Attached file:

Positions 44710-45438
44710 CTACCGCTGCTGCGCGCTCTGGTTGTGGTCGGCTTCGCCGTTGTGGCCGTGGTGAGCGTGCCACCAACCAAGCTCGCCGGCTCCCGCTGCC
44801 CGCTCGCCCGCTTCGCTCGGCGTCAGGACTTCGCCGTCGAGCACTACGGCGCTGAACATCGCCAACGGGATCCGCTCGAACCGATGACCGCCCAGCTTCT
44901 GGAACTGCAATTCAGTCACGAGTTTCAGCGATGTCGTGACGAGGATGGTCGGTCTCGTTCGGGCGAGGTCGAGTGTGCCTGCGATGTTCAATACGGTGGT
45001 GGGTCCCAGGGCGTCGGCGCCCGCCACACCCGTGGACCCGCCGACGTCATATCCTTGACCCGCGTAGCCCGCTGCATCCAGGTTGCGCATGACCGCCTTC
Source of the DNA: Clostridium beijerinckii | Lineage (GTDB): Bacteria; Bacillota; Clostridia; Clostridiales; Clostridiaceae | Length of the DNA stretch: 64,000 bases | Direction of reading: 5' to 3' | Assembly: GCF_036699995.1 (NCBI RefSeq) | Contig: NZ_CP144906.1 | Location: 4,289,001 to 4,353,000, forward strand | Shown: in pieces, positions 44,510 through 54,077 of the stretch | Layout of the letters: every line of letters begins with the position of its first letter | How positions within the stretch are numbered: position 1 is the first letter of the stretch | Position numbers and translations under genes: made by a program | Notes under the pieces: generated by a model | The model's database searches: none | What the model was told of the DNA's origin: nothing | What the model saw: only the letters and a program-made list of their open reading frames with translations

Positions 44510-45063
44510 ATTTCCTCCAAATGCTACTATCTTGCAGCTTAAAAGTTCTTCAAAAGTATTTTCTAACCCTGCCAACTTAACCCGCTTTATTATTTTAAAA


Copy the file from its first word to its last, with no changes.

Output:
Positions 44710-45438
44710 CTACCGCTGCTGCGCGCTCTGGTTGTGGTCGGCTTCGCCGTTGTGGCCGTGGTGAGCGTGCCACCAACCAAGCTCGCCGGCTCCCGCTGCC
44801 CGCTCGCCCGCTTCGCTCGGCGTCAGGACTTCGCCGTCGAGCACTACGGCGCTGAACATCGCCAACGGGATCCGCTCGAACCGATGACCGCCCAGCTTCT
44901 GGAACTGCAATTCAGTCACGAGTTTCAGCGATGTCGTGACGAGGATGGTCGGTCTCGTTCGGGCGAGGTCGAGTGTGCCTGCGATGTTCAATACGGTGGT
45001 GGGTCCCAGGGCGTCGGCGCCCGCCACACCCGTGGACCCGCCGACGTCATATCCTTGACCCGCGTAGCCCGCTGCATCCAGGTTGCGCATGACCGCCTTC
Source of the DNA: Clostridium beijerinckii | Lineage (GTDB): Bacteria; Bacillota; Clostridia; Clostridiales; Clostridiaceae | Length of the DNA stretch: 64,000 bases | Direction of reading: 5' to 3' | Assembly: GCF_036699995.1 (NCBI RefSeq) | Contig: NZ_CP144906.1 | Location: 4,289,001 to 4,353,000, forward strand | Shown: in pieces, positions 44,510 through 54,077 of the stretch | Layout of the letters: every line of letters begins with the position of its first letter | How positions within the stretch are numbered: position 1 is the first letter of the stretch | Position numbers and translations under genes: made by a program | Notes under the pieces: generated by a model | The model's database searches: none | What the model was told of the DNA's origin: nothing | What the model saw: only the letters and a program-made list of their open reading frames with translations

Positions 44510-45063
44510 ATTTCCTCCAAATGCTACTATCTTGCAGCTTAAAAGTTCTTCAAAAGTATTTTCTAACCCTGCCAACTTAACCCGCTTTATTATTTTAAAA